One point in Oldham's favour was that they were much the heavier set of players and they made the most of their weight. This largely accounted for the small parts taken in the struggle by the respective Everton wingers, for while Beare found Moffatt a big obstacle, Houston was never a match for Wilson. Bradshaw and Jefferis were the best of the Everton forwards, Browell not being at all prominent, principally owing to the close attention he received from Toward. Wareing was greatly missed at centre half, for Harris although a hard worker would have been seen to better advantage at right half, where Fleetwood was never more than moderate. Stevenson was the better of the backs, Macconnachie not being so reliable in his kicking as he usually is while Caldwell in goal was decidely shaky. He dealt was easy shots in a very unconvincing manner, and the was to some extent to blame for Oldham's early lead. Oldham's real worth lay in their defence for while Cook and Hodson were a sturdy pair of backs, and left nothing to chance, Matthews in goal was invincible. The chief factor in Oldham's stubborn resistance, however, was David Wilson. This player was always intercepting passes, and besides keeping the Everton right wing, and more particularly Houston, well in check, he repeatedly went to the assistance of the backs. It was really surprising the amount of useful work. Wilson got through. Toward, although not the equal of Hunter, nevertheless gave a good account of himself, as also did Moffatt, the intermediate line being a most formidable trio. The Oldham forwards did not play a prominent part in the struggle, and Bradley, who took the place of Kemp, did not come up to expectations while Tummon lacked his old partner Walters . Teams: - Everton: - Caldwell, goal, Stevenson, and Macconnachie (Captain), backs, Fleetwood, Harris, and Grenyer, half-backs, Houston, Jefferis, Browell, Bradshaw, and Beare, forwards. Oldham Athletic: - Matthews, goal, Hodson, and Cook, backs, Moffatt, Toward, and D. Wilson, Half-backs, Tummon, Gee, Bredbury, Woodger, and Donnachie, forwards. Referee A.H. Oakley.

March 6, 1913.

March 10 1913. The Liverpool Courier.
One of the best performances of the day was Everton Reserves' victory at Oldham, the Athletic having an eye on the championship. All the scoring took place in the first half, when Brannick got through twice, and the home team failed to responded.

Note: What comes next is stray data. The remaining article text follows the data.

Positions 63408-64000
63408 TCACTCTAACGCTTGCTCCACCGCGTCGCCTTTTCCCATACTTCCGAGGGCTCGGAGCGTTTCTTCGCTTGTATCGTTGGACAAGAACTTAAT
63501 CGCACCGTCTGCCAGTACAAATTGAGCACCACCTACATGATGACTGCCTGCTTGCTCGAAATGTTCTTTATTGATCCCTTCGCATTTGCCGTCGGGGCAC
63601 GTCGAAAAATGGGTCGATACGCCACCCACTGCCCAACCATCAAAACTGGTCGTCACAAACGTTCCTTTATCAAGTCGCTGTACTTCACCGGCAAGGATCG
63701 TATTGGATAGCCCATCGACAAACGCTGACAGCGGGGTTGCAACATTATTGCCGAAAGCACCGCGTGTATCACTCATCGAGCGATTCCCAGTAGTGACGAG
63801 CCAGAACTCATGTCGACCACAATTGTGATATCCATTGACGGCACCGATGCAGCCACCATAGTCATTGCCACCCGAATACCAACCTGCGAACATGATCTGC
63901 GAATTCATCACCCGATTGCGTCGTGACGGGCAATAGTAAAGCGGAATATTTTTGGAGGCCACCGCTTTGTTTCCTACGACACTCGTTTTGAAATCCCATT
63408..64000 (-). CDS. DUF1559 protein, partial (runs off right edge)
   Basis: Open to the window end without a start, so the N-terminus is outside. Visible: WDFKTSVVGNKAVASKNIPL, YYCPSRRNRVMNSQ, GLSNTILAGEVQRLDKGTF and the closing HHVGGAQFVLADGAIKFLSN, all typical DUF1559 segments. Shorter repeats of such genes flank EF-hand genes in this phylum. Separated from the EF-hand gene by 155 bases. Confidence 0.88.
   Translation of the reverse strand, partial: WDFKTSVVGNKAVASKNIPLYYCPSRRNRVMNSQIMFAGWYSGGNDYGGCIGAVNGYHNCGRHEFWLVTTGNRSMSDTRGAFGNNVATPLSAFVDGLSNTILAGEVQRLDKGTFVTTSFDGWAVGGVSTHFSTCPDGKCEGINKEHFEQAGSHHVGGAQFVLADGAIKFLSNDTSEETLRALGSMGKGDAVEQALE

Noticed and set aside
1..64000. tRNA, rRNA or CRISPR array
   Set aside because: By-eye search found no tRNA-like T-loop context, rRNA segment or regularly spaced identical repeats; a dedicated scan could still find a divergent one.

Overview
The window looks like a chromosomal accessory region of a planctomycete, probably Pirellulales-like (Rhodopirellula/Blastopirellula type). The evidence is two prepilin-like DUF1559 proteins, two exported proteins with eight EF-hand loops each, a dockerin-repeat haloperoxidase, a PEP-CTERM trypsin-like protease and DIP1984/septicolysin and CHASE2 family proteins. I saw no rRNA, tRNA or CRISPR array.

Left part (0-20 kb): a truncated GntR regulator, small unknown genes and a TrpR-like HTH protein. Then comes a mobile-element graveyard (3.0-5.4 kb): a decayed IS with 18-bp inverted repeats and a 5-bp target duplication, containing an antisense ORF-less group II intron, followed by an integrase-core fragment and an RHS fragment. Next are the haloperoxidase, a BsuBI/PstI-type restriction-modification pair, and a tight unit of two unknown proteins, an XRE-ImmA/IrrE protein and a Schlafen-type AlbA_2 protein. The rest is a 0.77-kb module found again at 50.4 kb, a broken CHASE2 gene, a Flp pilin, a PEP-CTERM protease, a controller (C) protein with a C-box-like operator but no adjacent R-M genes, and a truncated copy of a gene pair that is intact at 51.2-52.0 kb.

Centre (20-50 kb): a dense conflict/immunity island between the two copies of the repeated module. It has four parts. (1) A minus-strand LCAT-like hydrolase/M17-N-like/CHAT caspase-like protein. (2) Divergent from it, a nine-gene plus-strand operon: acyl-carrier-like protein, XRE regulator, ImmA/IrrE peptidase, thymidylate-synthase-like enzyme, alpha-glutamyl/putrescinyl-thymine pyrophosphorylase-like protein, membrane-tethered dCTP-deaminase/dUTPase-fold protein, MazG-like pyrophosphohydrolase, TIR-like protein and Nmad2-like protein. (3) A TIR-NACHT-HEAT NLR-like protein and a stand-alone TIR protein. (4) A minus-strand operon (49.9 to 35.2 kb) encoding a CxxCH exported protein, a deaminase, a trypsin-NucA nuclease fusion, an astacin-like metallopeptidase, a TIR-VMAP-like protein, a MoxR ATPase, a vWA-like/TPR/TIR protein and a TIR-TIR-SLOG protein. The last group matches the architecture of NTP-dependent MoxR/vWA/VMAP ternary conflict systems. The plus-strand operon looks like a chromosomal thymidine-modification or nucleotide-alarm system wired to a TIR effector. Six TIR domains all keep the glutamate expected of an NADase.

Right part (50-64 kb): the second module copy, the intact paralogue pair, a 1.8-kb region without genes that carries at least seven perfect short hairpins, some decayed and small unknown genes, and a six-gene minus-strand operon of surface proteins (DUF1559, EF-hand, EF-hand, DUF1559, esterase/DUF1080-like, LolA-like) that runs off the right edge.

Nottingham Evening Post - Monday 10 March 1913
W. Scott, Leeds City’s Irish International goalkeeper, who was secured from Everton at the commencement of the present season, has been put on the transfer list his own request.

Athletic News - Monday 10 March 1913
Everton 0 Oldham Athletic 1
BY Junius
By means of a goal scored in the first five minutes at Goodison Park, Oldham Athletic qualified for admission into the semi-final of the Football Association Cup competition for the first time in their career. That they were exceedingly fortunate in securing this distinction will be admitted. I should imagine, by all who saw the game, and weighed the abilities of the respective combatants with an unbiased mind. Cup-ties are won and lost by goals; the team that can pilot the ball into the net once, no matter whether skillfully or luckily, triumphs over the side that cannot achieve this feat, even though in general excellence it far outpoints the opposition in every other respect. I do not wish to detract one whit from the credit which is due to Oldham for defeating Everton on the Goodison sward;  there are few teams than can boast of such an accomplishment in Cup-tie warfare; hence to the men from Spindledom must be awarded high praise. In one respect they were immeasurably superior to their opponents; they had a goalkeeper of transcendental merit in their ranks, one whose clearances would have stiffened the backs of an otherwise feeble defence had that been in evidence. Everton were not favourably situated, and the feebleness of Caldwell’s efforts must have exercised a detrimental effect on the play of the pair immediately in front him. It was bad defence that gave Oldham their goal; apart from this one shot which scored, these were not three others which would have caused a mere novice to flinch emanating from the winners' front line. Everton failed in gloriously near goal time and time again, but even with all their frailties in this respect, they gave Matthews a grueling time of it shortly after the change of ends, and in a great measure the ability of the custodian was responsible for Oldham entering the penultimate stage of the Cup tourney. The latter were triumphant, but they were not the better team, for during three-quarters the contest they were engaged in defence.